Actually, you can do nearly all you want. In C language (unlike C++, for example), the functions in shared objects are referenced merely by their names. So, to find--and, what is most important, to call--the proper function, you don't need its full signature. You only need its name! It's both an advantage and disadvantage --but that's the nature of a language you chose.
Let me demonstrate, how it works.
typedef void* (*arbitrary)();
// do not mix this with typedef void* (*arbitrary)(void); !!!
// Introduce already loaded functions to runtime linker's space
void* handle = dlopen(0,RTLD_NOW|RTLD_GLOBAL);
// Load the function to our pointer, which doesn't know how many arguments there sould be
*(void**)(&my_function) = dlsym(handle,"something");
// Call something via my_function
(void) my_function("I accept a string and an integer!\n",(int)(2*2));
In fact, you can call any function that way. However, there's one drawback. You actually need to know the return type of your function in compile time. By default, if you omit void* in that typedef, int is assumed as return type--and, yes, it's a correct C code. The thing is that the compiler needs to know the size of the return type to operate the stack properly.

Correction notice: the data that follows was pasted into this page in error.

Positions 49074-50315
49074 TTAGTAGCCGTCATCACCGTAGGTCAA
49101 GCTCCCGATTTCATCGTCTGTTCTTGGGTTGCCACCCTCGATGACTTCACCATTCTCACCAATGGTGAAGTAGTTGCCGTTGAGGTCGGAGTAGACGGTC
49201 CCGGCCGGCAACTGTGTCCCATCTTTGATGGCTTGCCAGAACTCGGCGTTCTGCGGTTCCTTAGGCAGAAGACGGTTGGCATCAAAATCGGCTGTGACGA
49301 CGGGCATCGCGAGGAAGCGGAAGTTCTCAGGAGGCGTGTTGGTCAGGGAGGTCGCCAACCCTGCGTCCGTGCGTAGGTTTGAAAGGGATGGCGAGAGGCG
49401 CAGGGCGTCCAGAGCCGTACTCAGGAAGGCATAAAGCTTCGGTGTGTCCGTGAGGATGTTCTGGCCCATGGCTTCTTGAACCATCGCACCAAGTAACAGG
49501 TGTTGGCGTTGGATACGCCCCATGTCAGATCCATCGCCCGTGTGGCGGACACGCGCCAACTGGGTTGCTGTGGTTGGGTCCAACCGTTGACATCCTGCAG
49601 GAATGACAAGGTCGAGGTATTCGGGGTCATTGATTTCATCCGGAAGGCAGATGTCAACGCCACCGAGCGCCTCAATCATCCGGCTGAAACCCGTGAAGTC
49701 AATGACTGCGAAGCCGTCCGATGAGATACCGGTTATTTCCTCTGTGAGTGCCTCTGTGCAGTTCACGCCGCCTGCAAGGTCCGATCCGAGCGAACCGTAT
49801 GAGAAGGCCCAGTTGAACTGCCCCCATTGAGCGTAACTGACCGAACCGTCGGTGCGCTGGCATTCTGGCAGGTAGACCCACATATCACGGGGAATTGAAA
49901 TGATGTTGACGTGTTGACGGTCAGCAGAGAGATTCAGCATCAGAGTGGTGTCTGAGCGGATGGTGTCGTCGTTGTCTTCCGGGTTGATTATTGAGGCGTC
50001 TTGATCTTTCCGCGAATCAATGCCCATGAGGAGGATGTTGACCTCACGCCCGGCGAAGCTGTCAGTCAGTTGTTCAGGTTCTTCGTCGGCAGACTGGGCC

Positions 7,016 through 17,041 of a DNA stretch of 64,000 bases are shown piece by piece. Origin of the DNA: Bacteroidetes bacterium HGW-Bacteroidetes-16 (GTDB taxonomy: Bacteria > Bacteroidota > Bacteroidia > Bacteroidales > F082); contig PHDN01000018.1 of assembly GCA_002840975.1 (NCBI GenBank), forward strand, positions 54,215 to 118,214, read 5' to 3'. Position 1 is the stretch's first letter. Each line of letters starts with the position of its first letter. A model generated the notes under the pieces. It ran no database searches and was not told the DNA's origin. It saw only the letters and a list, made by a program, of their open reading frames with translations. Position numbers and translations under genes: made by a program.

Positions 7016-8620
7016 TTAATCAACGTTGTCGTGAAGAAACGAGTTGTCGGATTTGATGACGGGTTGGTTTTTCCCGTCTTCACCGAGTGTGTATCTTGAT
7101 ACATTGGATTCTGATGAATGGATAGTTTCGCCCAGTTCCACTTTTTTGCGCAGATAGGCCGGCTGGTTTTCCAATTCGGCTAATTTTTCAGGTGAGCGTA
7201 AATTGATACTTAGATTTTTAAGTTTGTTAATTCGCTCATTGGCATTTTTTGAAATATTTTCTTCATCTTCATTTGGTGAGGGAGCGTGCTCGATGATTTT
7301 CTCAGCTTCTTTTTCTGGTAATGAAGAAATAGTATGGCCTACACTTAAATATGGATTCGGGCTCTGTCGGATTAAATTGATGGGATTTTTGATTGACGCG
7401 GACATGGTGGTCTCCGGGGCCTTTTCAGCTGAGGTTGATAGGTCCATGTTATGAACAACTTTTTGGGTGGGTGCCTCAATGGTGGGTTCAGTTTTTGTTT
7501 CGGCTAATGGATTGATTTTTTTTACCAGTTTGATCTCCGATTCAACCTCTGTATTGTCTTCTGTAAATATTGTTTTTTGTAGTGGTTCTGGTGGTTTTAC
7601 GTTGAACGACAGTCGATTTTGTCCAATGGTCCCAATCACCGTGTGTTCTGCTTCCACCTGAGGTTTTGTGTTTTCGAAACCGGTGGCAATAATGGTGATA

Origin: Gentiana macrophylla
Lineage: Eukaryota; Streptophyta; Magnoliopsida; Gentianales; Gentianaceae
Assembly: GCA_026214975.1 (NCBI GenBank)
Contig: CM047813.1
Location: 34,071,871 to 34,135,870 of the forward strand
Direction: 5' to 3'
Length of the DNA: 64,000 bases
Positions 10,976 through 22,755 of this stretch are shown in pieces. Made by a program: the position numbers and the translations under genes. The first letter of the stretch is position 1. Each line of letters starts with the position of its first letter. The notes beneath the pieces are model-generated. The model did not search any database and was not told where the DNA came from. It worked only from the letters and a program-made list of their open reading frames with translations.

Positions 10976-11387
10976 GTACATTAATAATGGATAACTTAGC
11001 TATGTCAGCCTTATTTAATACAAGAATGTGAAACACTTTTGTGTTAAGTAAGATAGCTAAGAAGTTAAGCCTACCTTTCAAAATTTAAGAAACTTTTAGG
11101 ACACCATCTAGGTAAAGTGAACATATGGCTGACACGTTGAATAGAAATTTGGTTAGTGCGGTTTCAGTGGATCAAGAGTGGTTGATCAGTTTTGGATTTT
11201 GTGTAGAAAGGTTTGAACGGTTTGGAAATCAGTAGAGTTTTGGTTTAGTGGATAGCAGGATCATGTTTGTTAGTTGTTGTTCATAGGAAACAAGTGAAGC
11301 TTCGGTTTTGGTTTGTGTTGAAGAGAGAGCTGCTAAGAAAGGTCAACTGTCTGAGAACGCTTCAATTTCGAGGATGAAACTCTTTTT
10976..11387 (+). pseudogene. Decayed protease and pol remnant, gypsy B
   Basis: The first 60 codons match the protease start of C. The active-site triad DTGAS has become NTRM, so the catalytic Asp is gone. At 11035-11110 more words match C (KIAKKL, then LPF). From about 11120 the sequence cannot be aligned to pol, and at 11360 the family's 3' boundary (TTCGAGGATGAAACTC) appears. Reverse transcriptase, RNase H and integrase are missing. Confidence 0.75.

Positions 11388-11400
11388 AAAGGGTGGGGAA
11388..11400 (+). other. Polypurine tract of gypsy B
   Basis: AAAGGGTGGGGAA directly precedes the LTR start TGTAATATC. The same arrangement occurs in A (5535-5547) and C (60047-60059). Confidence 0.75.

You can workaround it by tricks, for example, by pre-declaring several function types with different sizes of return types in advance and then selecting which one you actually are going to call. But the easier solution is to require functions in your plugin to return void* or int always; the actual result being returned via pointers given as arguments.
What you must ensure is that you always call the function with the exact number and types of arguments it's supposed to accept. Pay closer attention to difference between different integer types (your best option would be to explicitly cast arguments to them).
Several commenters reported that the code above should not work for variadic functions (such as